Queen’s University to research how COVID-19 damages blood vessels
Queen’s University Belfast has been awarded a grant from Science Foundation Ireland and the Northern Ireland Department for the Economy to research how COVID-19 damages blood vessels.
The research project is led by Professor Alan Stitt from Queen’s University Belfast and Dr Roger Preston from The Royal College of Surgeons in Ireland (RCSI).
COVID-19 is thought of as a disease of the lungs, but it can also damage blood vessels elsewhere in the body, including in the brain and retina, causing serious damage leading to stroke and vision loss. This new study will look into how and why this damage is caused by examining what happens to endothelial cells (that normally line blood vessels) when they are infected with the coronavirus.
The research will examine how differences in endothelial cell-types from different blood vessels could affect how they respond to Covid-19. With a particular emphasis on how vessels in the brain and retina become prone to inflammation and promoting blood clots, the study will help to inform treatment strategies to protect blood vessels from COVID-19, and thereby help to avoid serious symptoms, particularly in the brain and retina.
Professor Alan Stitt, lead researcher on the study and Dean of Innovation and Impact within the Faculty of Medicine, Health and Life Sciences at Queen’s University Belfast, said: “We are delighted to participate in this North-South research collaboration between Queen’s University and RCSI. We know that COVID-19 has a profound impact on the blood vessels of the central nervous system although the precise mechanisms of how this coronavirus causes damage in these organs remains ill-defined.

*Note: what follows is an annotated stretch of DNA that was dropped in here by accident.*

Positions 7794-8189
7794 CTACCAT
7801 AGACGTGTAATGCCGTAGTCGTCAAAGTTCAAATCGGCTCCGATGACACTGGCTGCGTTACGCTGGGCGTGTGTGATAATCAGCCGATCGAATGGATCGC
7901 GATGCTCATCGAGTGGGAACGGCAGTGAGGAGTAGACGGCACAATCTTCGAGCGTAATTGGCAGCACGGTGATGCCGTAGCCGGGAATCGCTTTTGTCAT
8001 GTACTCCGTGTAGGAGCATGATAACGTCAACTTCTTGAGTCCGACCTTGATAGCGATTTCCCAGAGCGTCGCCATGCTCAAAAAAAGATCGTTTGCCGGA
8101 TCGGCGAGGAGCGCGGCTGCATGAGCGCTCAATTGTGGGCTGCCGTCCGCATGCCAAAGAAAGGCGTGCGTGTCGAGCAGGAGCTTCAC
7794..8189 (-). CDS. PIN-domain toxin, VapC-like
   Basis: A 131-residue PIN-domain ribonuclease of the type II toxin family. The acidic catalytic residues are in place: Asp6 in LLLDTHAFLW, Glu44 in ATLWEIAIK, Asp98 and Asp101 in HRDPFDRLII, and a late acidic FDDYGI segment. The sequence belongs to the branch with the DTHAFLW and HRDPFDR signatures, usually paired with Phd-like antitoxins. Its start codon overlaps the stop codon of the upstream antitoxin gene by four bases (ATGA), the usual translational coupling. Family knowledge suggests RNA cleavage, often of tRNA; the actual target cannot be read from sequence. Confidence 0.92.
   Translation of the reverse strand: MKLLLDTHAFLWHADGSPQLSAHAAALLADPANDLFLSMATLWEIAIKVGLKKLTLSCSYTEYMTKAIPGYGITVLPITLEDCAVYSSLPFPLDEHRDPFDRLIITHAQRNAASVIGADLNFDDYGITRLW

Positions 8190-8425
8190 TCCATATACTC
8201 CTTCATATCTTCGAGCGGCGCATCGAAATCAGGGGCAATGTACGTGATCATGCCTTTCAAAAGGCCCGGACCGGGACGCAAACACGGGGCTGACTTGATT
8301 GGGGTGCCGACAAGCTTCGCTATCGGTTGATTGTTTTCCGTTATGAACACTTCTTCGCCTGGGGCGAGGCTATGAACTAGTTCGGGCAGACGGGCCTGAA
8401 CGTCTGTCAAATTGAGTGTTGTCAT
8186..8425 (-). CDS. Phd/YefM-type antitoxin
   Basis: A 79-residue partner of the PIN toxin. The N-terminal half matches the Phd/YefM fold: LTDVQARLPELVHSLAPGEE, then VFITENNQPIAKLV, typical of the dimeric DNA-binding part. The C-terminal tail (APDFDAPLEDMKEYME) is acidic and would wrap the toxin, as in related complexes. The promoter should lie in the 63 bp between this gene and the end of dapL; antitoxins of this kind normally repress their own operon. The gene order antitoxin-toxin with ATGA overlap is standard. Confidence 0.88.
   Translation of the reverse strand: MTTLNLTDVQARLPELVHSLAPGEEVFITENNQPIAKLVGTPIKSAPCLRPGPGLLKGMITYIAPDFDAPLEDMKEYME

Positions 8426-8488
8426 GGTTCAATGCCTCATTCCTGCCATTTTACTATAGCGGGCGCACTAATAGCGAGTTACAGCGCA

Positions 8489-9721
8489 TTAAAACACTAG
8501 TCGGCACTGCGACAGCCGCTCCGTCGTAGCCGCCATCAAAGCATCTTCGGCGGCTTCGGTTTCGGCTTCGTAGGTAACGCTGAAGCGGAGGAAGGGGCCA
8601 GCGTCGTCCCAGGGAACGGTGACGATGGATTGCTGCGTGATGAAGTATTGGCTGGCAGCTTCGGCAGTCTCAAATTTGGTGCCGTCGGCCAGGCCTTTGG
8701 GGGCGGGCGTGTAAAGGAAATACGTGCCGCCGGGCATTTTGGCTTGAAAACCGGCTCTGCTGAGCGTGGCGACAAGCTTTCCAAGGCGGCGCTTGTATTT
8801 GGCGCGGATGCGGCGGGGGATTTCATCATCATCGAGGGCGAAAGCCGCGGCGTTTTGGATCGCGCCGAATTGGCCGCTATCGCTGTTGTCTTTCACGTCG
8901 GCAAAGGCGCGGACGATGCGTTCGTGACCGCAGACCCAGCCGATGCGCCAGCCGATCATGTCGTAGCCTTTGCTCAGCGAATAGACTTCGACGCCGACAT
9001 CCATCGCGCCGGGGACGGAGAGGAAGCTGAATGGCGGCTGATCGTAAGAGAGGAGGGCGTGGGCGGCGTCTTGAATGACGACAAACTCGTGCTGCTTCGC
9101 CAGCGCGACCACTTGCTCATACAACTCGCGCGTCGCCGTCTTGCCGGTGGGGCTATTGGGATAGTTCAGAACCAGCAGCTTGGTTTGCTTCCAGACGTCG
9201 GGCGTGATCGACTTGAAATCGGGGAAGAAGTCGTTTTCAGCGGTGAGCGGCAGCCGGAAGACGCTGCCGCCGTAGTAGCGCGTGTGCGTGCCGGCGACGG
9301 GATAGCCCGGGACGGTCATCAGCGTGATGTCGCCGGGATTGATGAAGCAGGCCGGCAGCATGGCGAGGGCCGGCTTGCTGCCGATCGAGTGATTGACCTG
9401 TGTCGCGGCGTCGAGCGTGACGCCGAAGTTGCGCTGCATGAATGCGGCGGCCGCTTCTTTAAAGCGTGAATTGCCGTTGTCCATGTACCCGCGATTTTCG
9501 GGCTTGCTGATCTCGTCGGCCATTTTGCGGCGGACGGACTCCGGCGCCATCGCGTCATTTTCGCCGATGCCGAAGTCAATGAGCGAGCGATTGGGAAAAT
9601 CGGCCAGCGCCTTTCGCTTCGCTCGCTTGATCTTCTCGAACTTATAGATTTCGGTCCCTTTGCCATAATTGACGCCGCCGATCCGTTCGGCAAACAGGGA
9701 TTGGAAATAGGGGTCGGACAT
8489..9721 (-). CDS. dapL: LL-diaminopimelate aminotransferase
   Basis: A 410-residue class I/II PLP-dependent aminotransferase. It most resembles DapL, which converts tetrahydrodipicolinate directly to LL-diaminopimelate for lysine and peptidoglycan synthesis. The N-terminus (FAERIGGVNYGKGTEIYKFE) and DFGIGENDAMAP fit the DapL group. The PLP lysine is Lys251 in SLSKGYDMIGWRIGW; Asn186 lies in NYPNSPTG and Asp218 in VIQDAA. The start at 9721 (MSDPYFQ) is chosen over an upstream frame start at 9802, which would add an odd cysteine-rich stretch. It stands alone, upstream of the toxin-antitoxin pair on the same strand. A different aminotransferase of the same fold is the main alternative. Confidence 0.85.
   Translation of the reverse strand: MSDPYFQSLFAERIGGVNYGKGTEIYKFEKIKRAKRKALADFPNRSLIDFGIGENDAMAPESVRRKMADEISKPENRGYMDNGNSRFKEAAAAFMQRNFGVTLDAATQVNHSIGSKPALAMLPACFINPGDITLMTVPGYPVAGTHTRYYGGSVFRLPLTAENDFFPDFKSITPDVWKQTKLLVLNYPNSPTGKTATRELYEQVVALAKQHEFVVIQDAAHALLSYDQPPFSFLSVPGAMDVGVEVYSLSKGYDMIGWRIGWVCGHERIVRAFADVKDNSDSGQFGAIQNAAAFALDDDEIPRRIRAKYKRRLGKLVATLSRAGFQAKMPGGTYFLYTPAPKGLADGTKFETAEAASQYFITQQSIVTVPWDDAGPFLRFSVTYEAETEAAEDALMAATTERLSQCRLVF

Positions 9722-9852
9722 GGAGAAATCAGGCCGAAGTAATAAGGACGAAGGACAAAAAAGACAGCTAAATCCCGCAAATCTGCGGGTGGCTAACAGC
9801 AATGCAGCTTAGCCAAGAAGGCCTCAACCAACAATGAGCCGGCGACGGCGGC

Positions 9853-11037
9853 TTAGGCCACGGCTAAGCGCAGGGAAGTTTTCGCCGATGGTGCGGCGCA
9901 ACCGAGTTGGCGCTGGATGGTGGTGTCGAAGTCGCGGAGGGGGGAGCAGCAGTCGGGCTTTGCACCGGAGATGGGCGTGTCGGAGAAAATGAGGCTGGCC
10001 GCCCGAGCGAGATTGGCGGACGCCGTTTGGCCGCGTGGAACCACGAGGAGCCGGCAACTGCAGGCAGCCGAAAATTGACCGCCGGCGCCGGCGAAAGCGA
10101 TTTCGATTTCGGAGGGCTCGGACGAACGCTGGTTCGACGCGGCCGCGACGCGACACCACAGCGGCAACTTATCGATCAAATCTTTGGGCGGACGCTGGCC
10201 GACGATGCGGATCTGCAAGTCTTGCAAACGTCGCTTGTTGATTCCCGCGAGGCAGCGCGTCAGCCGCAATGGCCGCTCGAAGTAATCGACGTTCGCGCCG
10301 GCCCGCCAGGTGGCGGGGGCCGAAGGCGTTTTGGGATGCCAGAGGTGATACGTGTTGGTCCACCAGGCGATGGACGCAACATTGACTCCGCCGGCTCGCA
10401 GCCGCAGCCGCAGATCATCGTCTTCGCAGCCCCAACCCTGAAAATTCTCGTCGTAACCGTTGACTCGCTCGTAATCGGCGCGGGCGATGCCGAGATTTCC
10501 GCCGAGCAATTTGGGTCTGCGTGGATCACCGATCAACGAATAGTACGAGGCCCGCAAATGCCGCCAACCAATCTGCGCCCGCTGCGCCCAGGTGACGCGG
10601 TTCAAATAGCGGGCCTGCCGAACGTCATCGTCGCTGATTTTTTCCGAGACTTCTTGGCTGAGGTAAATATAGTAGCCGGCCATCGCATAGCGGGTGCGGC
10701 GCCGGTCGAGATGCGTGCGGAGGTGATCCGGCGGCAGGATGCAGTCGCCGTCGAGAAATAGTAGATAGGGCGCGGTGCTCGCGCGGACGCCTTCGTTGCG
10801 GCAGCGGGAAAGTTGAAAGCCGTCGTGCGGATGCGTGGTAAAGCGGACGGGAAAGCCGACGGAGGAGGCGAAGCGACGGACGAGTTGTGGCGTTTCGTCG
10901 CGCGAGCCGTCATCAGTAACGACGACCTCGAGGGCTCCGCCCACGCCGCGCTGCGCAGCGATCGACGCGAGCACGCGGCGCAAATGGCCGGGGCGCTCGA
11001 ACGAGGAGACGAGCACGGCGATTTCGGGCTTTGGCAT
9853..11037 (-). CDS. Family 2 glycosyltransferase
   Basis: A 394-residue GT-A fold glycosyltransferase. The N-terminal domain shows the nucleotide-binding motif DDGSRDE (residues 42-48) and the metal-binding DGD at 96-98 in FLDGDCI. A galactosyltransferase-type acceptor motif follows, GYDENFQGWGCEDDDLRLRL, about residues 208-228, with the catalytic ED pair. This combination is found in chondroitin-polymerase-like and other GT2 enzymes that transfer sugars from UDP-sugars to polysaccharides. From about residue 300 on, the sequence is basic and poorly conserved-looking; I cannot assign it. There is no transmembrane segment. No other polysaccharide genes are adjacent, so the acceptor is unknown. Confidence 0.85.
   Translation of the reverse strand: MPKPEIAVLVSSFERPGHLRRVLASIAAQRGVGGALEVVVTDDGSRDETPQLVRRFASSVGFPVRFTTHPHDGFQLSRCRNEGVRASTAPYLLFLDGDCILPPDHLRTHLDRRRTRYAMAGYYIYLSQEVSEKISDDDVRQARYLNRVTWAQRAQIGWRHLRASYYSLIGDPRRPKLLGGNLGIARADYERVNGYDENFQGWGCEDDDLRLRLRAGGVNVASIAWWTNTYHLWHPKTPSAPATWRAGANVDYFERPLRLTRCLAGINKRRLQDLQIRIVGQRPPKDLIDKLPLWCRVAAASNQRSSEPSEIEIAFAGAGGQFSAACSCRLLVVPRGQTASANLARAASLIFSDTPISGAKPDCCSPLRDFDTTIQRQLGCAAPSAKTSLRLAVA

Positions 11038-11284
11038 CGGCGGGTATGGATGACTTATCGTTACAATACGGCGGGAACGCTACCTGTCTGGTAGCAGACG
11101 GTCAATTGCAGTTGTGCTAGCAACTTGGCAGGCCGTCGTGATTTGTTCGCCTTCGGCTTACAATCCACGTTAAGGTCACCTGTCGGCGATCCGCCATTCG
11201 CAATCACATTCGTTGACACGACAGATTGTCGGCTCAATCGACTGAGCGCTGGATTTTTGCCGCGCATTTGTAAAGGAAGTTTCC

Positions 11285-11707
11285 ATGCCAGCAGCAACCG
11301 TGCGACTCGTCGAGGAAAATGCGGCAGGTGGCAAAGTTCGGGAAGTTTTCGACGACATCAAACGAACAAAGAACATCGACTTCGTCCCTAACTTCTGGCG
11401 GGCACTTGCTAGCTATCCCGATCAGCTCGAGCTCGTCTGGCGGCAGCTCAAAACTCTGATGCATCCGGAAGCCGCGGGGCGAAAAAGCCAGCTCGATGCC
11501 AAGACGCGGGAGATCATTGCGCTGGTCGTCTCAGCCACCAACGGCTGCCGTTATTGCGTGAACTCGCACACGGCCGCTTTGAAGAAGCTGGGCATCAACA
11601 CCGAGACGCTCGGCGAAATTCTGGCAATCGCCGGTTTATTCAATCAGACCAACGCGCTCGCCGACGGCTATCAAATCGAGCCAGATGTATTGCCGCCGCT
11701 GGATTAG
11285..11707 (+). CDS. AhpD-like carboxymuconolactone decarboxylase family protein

“This project seeks to decipher the molecular mechanisms that underpin vascular damage in the brain and retina, with a particular focus on the clotting system in these fragile vessels. This research will seek to understand why the brain and retina are susceptible to vascular damage in some COVID-19 patients and identify novel therapeutic pathways that can protect against stroke and ischaemic retinopathies.”
Roger Preston, lead researcher on the study and Senior Lecturer from RCSI School of Pharmacy and Biomolecular Sciences, said: “COVID-19 can damage blood vessels throughout the body to cause serious, life-threatening disease. It is also possible that blood vessel damage caused by COVID-19, particularly in the central nervous system, contributes to the chronic symptoms experienced by many patients.
“How COVID-19 causes blood vessel injury is still, however, poorly understood, slowing the development of new treatments. To address this, our research team based at RCSI and Queen’s University Belfast will investigate how blood vessel cells are affected by coronavirus infection, with the goal of developing new therapeutic strategies to manage both the acute and long-term consequences of COVID-19.”